Men's Swimming and Diving Dominates, Remains Undefeated

The Crimson Photo Staff

The Harvard men's swimming and diving team maintained its undefeated record this weekend with a win over Columbia.

This Saturday, the Crimson dove in head first, running—or swimming—away with a handed victory over Columbia.

Harvard men’s swimming and diving (3-0, 3-0 Ivy) has already established itself as a powerhouse this season, following its first meet’s victories against Dartmouth (0-2, 0-2) and Cornell (3-2, 2-2) with a 207-88 win over the Lions this weekend.

As the defending Ivy League Champions, the Crimson dominated the meet, sweeping 10 of the meet’s 16 events. Harvard started this streak with the 200-yard medley relay—the first event—in which the B team beat the A team by a mere .32 seconds.

The Crimson continued to sweep, keeping Columbia out of the top three in the 1650-yard free, the 200-yard free, the 100-yard back, and the 100-yard breast. The Lions fought back, managing to get a few swimmers on the podium, only to be shut out again in five more events—the 100-yard free, the 200-yard back, the 200-yard breast, the 500-yard free, and the 100-yard fly.

“Columbia was pretty broken down but we were broken down as well,” co-captain Mike Gaudiani said. “We tried to put a statement out by winning the first two relays. That really set a good tone for the meet. Then we just kept hammering away.”


Co-captain Griffin Schumacher anchored the winning 200-yard medley relay, and he topped the podium for the 50-yard and 100-yard free. In his years at Harvard, Schumacher has broken four Crimson relay team records, holds two individual top-five records, and has competed at the NCAA championships every year since his freshman season.

Gaudiani, a 2012 Olympic trial participant, made his presence known as well, placing first in the 1650-yard and 500-yard free.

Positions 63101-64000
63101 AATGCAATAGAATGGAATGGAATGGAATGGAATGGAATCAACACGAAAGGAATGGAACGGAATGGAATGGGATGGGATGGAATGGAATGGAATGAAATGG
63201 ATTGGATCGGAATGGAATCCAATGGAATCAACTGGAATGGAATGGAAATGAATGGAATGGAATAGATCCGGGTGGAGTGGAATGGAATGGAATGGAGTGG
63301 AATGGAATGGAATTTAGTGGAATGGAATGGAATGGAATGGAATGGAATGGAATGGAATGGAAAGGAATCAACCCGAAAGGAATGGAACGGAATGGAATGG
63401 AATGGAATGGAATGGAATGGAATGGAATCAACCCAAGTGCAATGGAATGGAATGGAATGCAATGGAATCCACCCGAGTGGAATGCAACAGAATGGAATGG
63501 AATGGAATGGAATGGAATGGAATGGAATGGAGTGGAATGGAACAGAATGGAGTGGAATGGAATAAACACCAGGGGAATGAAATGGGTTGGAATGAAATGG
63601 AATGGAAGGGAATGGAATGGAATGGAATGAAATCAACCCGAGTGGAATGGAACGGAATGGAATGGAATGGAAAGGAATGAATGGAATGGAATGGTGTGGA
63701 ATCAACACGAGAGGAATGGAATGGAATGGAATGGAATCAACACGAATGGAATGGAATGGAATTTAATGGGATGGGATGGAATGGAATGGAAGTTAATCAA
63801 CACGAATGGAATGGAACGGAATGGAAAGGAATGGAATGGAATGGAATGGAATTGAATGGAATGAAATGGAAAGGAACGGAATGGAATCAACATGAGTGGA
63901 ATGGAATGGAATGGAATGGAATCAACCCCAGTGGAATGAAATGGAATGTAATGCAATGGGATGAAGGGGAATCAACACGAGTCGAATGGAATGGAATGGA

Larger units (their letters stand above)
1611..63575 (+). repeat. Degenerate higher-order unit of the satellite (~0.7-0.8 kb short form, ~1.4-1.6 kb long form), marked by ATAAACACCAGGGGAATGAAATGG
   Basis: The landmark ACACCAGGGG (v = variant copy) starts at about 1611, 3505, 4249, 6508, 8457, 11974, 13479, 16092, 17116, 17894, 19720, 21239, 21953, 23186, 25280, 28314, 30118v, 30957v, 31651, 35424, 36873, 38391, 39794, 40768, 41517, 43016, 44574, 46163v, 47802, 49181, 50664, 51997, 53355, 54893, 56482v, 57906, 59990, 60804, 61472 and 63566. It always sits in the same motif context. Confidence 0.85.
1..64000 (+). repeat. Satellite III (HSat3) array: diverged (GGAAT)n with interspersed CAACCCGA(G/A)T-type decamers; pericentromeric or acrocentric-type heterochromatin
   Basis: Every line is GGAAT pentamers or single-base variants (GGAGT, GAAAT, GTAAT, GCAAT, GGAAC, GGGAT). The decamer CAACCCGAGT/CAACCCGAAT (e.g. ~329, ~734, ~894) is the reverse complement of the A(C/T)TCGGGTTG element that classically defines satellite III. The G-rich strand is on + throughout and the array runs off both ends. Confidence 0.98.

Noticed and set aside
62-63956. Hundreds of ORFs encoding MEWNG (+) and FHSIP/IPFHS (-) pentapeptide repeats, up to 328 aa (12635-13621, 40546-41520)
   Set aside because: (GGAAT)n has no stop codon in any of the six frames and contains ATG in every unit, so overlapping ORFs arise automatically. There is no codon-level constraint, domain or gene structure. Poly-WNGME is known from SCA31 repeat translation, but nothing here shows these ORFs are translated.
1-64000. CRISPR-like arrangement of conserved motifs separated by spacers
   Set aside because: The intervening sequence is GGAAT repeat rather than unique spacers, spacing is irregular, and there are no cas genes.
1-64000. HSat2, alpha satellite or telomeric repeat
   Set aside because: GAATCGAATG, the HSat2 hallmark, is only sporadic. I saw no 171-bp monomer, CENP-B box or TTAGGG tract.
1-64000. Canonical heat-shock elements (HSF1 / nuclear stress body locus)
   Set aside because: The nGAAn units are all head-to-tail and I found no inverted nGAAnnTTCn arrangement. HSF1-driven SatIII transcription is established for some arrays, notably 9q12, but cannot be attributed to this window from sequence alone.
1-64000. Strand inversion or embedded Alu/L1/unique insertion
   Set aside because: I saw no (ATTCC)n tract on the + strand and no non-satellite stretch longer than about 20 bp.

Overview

“[The depth of the team] just speaks to the training and the hard work that we’ve put in,” Schumacher said. “We’ve been working incredibly hard since even before September. Some of that work is beginning to show up right now.”

Another notable performance came from sophomore Eric Ronda, who placed first in the 100-yard breast and swam breaststroke on the winning 200-yard medley relay team. Ronda, whose 100-yard and 200-yard breaststroke times put him second all-time in Harvard’s record books, did not disappoint, placing first in the Crimson’s sweep of the 200-yard breast.

However, the upperclassmen are not the only ones making waves this season. Freshman Jack Boyd placed second in both the 200-yard free and the 500-yard free. Teammate Shane McNamara took second in the 100-yard and 200-yard breast and swam on the second-place winning 200-yard medley relay team.

“This year the freshmen are going to have a huge role both on our team and on the other Ivy teams,” Ronda said. “We’ve come closer together as a team this year and we’re putting in some really good work right now.”

Rookies also dominated diving, with Columbia senior Micah Rembrandt’s three-meter third place finish marking the only podium finish from an upperclassman. Harvard freshman Bobby Ross finished second, ahead of Rembrandt.

In the one-meter competition, freshman David Pfeifer took first, with a score of 311.18. This time, Ross had to settle for third, Columbia’s Jayden Pantel edging him out by less than a point.

“[The freshmen] have just bought into the program 100 percent,” Schumacher said. “They were all really strong performers in high school. We’re just trying to take that strong base they have and build off it.”

Perhaps another reason for the success of the underclassmen comes from the leadership and example provided by the team’s veterans. In the past three seasons alone, the Crimson has set 11 school records, culminating in the Ivy title last year.

Looking forward, Harvard aims to repeat last year’s feat, as well as expand the team it takes to the NCAA meet in March.

“There’s always that expectation of the same performance,” Gaudiani said. “You can’t be complacent and that’s something that our team has done a really good job of. [We bring] that energy to every meet and every practice.”


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